The Justice Policy Institute, an advocacy organization based in Washington DC, has just issued a report, Pruning Prisons: How Cutting Corrections Can Save Money and Protect Public Safety, which argues that states can improve public safety and save millions of dollars by investing in community based alternatives to incarceration. Quoting from the Introduction: “as the United States grapples with harsh economic realities, states and localities continue to cut budgets, shed jobs, and trim institutions that are not cost effective. Among the least cost effective are prisons and jail systems. Bulding on these observations the remainder of the of the report outlines a number of findings and recommendations supported by charts and other data .
More from the Introduction:
The United States’ prison system continues to grow every year. Over 2.3 million people are incarcerated in U.S. prisons and jails. As state prisons hold nearly 60 percent of the people incarcerated, yearly increases in the prison system are most keenly felt by states.
The United States spends billions of dollars on incarceration each year. Over the last 10 years the average yearly increase of state spending on corrections has been approximately 3 percent. If such trends continue, states would be expected to spend more than $50 billion on corrections per year by 2010.2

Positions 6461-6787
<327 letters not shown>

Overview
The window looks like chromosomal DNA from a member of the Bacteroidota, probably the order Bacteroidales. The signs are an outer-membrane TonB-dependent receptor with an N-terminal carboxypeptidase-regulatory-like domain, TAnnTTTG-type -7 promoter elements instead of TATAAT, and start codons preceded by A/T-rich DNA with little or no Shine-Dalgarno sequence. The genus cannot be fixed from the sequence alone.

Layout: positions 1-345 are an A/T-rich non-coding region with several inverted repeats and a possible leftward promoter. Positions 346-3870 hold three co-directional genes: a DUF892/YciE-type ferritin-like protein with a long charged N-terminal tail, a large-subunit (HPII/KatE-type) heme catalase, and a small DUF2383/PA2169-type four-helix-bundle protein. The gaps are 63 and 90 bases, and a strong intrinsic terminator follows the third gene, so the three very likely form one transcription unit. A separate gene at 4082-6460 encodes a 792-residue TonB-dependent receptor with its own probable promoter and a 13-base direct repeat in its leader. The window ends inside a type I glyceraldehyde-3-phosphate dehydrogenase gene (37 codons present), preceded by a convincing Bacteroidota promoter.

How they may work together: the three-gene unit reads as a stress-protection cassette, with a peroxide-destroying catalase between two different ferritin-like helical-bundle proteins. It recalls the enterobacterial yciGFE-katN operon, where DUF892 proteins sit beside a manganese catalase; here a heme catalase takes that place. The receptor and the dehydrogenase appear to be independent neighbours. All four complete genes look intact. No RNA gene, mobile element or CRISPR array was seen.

Increasing the availability of parole could save government agencies millions of dollars.
State and federal agencies would save roughly $3 billion dollars per year if they reduced the prison population by 10 percent by moving individuals into the parole system.
Improving parole services and supports could save states millions of dollars.
Approximately 26 percent of people on parole in 2007 returned to prison for a technical violation. By shifting the modality of supervision to one of support and service, states could send fewer people back to prison for technical violations. If states returned only half as many people to prison for technical violations, the justice system could save approximately $1.1 billion.
Substance abuse treatment provided in the community is more cost-effective than imprisonment. Substance-involved people have come to compose a large portion of the prison population and substance use may play a role in the commission of certain crimes. Approximately 16 percent of people in state prison and 18 percent of people in federal prison reported committing their crimes to obtain money for drugs.
Treatment delivered in the community is one of the most cost-effective ways to prevent such crimes and costs approximately $20,000 less than incarceration per person per year.
To see the entire report click on the link below: